## Abstract

The limiting absorption principle asserts that if H is a suitable Schrödinger operator, and f lives in a suitable weighted L^{2} space (namely (Formula presented.) for some (Formula presented.)), then the functions (Formula presented.) converge in another weighted L^{2} space (Formula presented.) to the unique solution u of the Helmholtz equation (Formula presented.) which obeys the Sommerfeld outgoing radiation condition. In this paper, we investigate more quantitative (or effective) versions of this principle, for the Schrödinger operator on asymptotically conic manifolds with short-range potentials, and in particular consider estimates of the form(Formula presented.)We are particularly interested in the exact nature of the dependence of the constants (Formula presented.) and H. It turns out that the answer to this question is quite subtle, with distinctions being made between low energies (Formula presented.), medium energies (Formula presented.), and there is also a non-trivial distinction between “qualitative” estimates on a single operator H (possibly obeying some spectral condition such as non-resonance, or a geometric condition such as non-trapping), and “quantitative” estimates (which hold uniformly for all operators H in a certain class). Using elementary methods (integration by parts and ODE techniques), we give some sharp answers to these questions. As applications of these estimates, we present a global-in-time local smoothing estimate and pointwise decay estimates for the associated time-dependent Schrödinger equation, as well as an integrated local energy decay estimate and pointwise decay estimates for solutions of the corresponding wave equation, under some additional assumptions on the operator H.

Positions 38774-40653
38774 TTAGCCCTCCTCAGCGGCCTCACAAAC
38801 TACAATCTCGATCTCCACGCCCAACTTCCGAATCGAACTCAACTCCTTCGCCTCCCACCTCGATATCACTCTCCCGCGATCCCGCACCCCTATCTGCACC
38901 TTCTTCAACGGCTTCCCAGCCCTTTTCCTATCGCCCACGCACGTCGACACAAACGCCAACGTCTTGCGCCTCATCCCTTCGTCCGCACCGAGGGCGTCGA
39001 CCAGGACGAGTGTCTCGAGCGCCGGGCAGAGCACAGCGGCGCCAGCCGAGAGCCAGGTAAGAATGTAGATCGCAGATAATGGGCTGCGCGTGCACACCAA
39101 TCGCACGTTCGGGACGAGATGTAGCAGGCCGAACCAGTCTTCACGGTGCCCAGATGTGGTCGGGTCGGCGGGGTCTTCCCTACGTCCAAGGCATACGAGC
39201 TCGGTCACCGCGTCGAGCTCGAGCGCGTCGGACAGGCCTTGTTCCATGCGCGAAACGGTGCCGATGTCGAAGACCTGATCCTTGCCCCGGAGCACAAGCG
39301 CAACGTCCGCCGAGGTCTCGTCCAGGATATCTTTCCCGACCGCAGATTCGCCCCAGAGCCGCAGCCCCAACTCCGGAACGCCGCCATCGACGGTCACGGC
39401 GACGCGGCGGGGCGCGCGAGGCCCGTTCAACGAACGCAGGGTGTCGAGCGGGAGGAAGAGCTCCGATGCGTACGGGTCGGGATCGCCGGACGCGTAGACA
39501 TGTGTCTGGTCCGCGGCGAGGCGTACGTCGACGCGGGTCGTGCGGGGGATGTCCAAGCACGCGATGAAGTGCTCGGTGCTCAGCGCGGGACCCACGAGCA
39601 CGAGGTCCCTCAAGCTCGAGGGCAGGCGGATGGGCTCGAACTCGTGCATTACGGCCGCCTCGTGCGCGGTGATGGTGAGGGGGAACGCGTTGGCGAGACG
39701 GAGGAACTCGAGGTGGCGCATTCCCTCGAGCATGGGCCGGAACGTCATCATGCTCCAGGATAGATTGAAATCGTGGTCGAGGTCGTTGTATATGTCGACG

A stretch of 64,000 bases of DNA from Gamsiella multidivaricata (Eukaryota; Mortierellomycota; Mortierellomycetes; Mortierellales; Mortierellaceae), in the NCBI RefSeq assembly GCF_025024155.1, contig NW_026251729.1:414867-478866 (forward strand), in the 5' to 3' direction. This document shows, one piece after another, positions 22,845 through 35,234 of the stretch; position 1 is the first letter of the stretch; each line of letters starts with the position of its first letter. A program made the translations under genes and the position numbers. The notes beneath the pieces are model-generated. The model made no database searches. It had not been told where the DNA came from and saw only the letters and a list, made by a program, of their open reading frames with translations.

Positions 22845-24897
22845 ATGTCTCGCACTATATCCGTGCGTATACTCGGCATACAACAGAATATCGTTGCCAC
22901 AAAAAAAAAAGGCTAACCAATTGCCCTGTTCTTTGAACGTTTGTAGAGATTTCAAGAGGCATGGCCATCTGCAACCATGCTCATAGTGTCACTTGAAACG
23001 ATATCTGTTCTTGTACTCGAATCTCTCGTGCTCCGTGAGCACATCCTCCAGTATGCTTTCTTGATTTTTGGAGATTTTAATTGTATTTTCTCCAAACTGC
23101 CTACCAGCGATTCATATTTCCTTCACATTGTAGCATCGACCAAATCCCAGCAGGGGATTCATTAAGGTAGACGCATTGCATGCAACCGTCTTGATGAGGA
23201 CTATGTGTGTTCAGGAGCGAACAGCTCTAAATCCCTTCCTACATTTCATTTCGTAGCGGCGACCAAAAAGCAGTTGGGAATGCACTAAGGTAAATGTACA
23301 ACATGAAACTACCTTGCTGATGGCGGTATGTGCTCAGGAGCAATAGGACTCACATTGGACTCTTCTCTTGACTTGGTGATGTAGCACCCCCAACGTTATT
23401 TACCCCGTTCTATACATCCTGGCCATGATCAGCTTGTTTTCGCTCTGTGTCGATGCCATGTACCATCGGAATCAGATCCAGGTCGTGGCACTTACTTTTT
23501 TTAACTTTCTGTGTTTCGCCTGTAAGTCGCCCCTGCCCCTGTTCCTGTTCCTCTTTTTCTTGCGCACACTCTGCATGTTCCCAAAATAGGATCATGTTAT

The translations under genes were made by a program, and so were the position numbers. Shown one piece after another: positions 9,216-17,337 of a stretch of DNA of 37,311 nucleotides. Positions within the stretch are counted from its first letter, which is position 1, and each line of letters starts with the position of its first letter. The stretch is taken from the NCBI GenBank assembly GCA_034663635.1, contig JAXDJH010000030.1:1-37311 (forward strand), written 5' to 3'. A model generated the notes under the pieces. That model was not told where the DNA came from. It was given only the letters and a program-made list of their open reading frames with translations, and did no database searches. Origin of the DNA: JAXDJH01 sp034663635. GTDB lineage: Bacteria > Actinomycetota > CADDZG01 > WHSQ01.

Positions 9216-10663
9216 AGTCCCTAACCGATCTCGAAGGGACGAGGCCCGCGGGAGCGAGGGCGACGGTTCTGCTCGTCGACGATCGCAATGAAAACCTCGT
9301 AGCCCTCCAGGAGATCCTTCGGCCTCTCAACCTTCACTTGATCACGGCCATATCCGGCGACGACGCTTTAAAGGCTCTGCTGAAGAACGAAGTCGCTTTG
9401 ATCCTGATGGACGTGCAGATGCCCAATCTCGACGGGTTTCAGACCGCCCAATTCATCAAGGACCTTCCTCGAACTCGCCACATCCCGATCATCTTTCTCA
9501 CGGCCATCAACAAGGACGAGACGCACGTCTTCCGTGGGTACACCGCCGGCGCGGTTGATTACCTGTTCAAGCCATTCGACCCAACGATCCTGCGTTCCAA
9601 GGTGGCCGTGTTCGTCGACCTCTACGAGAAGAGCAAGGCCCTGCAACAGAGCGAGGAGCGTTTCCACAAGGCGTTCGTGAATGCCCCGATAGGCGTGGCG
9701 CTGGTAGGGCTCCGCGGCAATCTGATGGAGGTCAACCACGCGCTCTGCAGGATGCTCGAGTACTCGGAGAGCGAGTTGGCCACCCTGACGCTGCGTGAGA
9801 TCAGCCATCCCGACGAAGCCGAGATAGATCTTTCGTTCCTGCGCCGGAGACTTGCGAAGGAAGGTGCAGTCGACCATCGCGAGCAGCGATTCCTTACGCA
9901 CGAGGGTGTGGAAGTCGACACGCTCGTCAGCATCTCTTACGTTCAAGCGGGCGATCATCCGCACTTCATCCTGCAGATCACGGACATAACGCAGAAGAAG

Original language | English (US) |
---|---|

Pages (from-to) | 1-95 |

Number of pages | 95 |

Journal | Communications In Mathematical Physics |

Volume | 333 |

Issue number | 1 |

DOIs | |

State | Published - Jan 2014 |

## All Science Journal Classification (ASJC) codes

- Statistical and Nonlinear Physics
- Mathematical Physics